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verb (used with object), sued, su·ing.
  1. to institute a process in law against; bring a civil action against: to sue someone for damages.
  2. to woo or court.
  3. Obsolete. to make petition or appeal to.
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verb (used without object), sued, su·ing.
  1. to institute legal proceedings, or bring suit: She threatened to sue.
  2. to make petition or appeal: to sue for peace.
  3. to court a woman.
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Verb Phrases
  1. sue out, to make application for or apply for and obtain (a writ or the like) from a court of law.
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Origin of sue

1150–1200; Middle English suen, siwen < Old French sivre < Vulgar Latin *sequere to follow, for Latin sequī
Related formssu·er, nounun·sued, adjective


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Dictionary.com Unabridged Based on the Random House Unabridged Dictionary, © Random House, Inc. 2018

Related Words


Examples from the Web for suer

Historical Examples

  • He would be no longer the suer but the sued, and she was determined that he should make her his wife.

    The Man with a Shadow

    George Manville Fenn

  • The most dangerous of these winds is the Borea or Suer, that sweeps down from the north as through a funnel.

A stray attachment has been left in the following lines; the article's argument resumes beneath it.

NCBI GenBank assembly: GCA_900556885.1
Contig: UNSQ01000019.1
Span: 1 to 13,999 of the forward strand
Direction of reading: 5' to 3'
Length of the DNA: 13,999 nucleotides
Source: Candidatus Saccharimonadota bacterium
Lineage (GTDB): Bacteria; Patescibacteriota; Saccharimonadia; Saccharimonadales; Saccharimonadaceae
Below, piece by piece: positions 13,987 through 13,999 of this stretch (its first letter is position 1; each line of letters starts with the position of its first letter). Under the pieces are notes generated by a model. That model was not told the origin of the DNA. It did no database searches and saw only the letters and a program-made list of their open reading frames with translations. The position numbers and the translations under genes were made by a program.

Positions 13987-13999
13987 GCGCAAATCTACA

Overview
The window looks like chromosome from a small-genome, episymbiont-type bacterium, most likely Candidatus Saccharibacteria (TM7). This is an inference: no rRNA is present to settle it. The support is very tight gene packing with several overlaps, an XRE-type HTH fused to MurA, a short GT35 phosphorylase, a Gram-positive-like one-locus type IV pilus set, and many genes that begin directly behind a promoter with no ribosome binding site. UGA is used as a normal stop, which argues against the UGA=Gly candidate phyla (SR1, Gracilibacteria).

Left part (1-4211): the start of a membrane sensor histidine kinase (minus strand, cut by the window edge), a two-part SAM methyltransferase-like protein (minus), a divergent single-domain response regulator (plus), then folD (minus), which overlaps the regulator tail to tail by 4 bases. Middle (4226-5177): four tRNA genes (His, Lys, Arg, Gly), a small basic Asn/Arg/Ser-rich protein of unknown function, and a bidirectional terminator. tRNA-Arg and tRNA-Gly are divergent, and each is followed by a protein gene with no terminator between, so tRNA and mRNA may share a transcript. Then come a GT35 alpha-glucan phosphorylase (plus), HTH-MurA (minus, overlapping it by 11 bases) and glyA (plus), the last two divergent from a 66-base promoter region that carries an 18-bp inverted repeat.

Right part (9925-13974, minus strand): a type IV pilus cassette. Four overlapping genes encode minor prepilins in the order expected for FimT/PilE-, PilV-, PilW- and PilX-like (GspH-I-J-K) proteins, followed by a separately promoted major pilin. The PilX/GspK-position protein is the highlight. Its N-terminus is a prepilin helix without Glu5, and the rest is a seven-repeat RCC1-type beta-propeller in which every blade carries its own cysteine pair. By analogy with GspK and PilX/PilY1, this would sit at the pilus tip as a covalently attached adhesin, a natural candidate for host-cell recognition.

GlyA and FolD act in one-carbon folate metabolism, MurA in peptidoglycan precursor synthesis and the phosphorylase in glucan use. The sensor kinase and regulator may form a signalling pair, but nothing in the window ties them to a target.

• This interruption was usually—I may say invariably—rebuked by the words, "Choop raho, suer!"

  • But suer, in that he drunke so muche wine that same night: he deserved no praise in the worlde.

    A Renaissance Courtesy-book

    Giovanni Della Casa

British Dictionary definitions for suer


verb sues, suing or sued
  1. to institute legal proceedings (against)
  2. to make suppliant requests of (someone for something)
  3. archaic to pay court (to)
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Derived Formssuer, noun

Word Origin

C13: via Anglo-Norman from Old French sivre, from Latin sequī to follow


  1. Eugène (øʒɛn). original name Marie-Joseph Sue. 1804–57, French novelist, whose works, notably Les mystères de Paris (1842–43) and Le juif errant (1844–45), were among the first to reflect the impact of the industrial revolution on France
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Collins English Dictionary - Complete & Unabridged 2012 Digital Edition © William Collins Sons & Co. Ltd. 1979, 1986 © HarperCollins Publishers 1998, 2000, 2003, 2005, 2006, 2007, 2009, 2012

Word Origin and History for suer



c.1200, "continue, persevere," from Anglo-French suer "follow after, continue," from Old French sivre, later suivre "pursue, follow after," from Vulgar Latin *sequere "follow," from Latin sequi "follow" (see sequel). Sense of "start a lawsuit against" first recorded c.1300, on notion of "following up" a matter in court. Sometimes short for ensue or pursue. Related: Sued; suing.

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fem. proper name, a shortened or familiar form of Susan.

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Online Etymology Dictionary, © 2010 Douglas Harper